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Imagination and the mind in English-language writing

2018.11.15
Cy Mathews




Cy Mathews
Assistant professor, Faculty of Policy Studies, Chuo University
Area of Specialization: Literature and culture

I study English-language literature. My primary field of study is poetry, but I also look at other forms of writing such as essays, nonfiction, and journalism.

The Anglophone world

My focus is Anglophone (English-speaking) written culture: the writing of the UK and Ireland, the USA, Canada, Australasia, and anywhere where English is written.

My research is closely related to my teaching. In my courses, I teach how specific aspects of Anglophone thinking—political, social, aesthetic, even popular culture—have a deep and complex history.

Writing and literature

I’m interested in the history of words and the ideas those words express. The English philologist Richard Chenevix Trench wrote that words are like living things, “growing out of roots, clustering in families, connecting and intertwining” with everything people have been “doing and thinking and feeling from the beginning of the world till now.”[1] In my work, I trace the growth and the intertwining of those living things.

Historical influences

To do this, I take a long view of history. Modern English goes back around 500 years, and Anglophone culture has its roots long before that, primarily in the myths and philosophies of Ancient Greece and in the mysticism and divine laws of the Judeo-Christian religion. In the medieval era, there were also significant influences from Islam; later, ideas would flood in from Asia and the rest of the world.

The English diaspora

In Anglophone culture, there has long been an interest—at times an obsession—with the wider world. This has its origins in England’s development as a seagoing nation and the accompanying drive towards trade, exploration, and expansion. The establishment of English-speaking colonies and, later, nations around the world created a diaspora of Anglophone peoples—American, Canadian, and so-on—each of whom understood themselves and the world around them in different ways.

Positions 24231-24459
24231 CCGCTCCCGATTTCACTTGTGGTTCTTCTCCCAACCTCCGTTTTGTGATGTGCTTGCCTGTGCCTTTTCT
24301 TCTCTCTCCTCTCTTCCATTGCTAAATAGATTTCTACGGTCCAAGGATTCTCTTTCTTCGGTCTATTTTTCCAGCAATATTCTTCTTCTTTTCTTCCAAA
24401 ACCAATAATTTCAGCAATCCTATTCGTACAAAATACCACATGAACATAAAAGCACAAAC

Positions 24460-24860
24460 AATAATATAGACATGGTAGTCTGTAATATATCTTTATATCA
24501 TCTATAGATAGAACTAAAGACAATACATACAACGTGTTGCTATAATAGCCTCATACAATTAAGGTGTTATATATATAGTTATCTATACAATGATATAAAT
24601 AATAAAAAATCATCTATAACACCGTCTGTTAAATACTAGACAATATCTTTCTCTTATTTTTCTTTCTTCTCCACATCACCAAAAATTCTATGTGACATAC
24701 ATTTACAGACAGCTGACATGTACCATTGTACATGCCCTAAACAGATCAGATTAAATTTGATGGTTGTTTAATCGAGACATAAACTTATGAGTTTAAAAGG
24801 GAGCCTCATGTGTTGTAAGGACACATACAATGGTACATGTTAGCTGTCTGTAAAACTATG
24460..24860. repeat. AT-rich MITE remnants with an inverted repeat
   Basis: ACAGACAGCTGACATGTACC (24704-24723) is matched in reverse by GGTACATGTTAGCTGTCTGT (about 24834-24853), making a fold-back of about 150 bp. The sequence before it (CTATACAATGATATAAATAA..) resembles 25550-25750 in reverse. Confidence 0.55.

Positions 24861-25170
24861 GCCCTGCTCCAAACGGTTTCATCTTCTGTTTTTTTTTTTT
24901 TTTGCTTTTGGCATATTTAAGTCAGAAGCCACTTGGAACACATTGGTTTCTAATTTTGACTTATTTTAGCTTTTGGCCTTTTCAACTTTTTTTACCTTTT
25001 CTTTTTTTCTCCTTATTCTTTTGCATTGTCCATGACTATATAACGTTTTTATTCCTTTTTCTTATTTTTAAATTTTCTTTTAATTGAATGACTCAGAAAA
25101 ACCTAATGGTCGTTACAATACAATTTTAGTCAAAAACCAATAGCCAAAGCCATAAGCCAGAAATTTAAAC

Imagination and the mind

At the same time as people were looking at the world around them, they were also looking inwards into their own minds. The 4th century theologian Augustine of Hippo described the mind as a “deep and boundless” place, like a landscape of caves and oceans which the thinker could explore forever.[2] This is echoed, much later in the 20th century, in the psychological theories of Sigmund Freud, who saw the conscious mind as largely controlled by the deeper and vaster unconscious.

I’m particularly interested in the ideas and legacies of the early 19th century English Romantic poets, who embraced mystery, uncertainty, and the power of the imagination. Humans know a lot of things, and when they don’t know something, they often invent and fantasise to fill in the blank spaces. Anglophone writing is full of such fantasies, both in literary genres and in popular culture. I’m researching the evolution of such fantastical elements in poetry, from their roots thousands of years ago to the development of new forms in the early 20th century.

  1. On the Study of Words. Macmillan and Co, 1867, pp. 33.
  2. The Confessions, Oxford, 1838, pp. 196.
Cy Mathews
Assistant professor, Faculty of Policy Studies, Chuo University
Area of Specialization: Literature and culture

Cy Mathews was born in New Zealand in 1979. He graduated from University of Otago Department of English and Linguistics in 2008 and received a PhD in English Literature from the University of Otago Graduate Research School in 2013. His past research has included cross-cultural literary exchange, representations of nationality in English writing, and the self-perceptions of Pakeha (non-indigenous) New Zealanders. He is currently researching the concepts of uncertainty and fantasy in late 19th century-early 20th century Anglophone poetry. His written works include “George Sterling’s ‘A Wine of Wizardry’: Romanticism, Decadence, and the Fantastic” (forthcoming in English Language and Literature 59, 2019), “Frontiers of Serbia: Representations of Serbia and the Serbs in the 18th and 19th century British imagination” (Japanese Slavic and East European Studies 38, 2017) and the thesis “Playing Games with Kenneth Koch: Poetry, Collaboration, Pedagogy” (2013).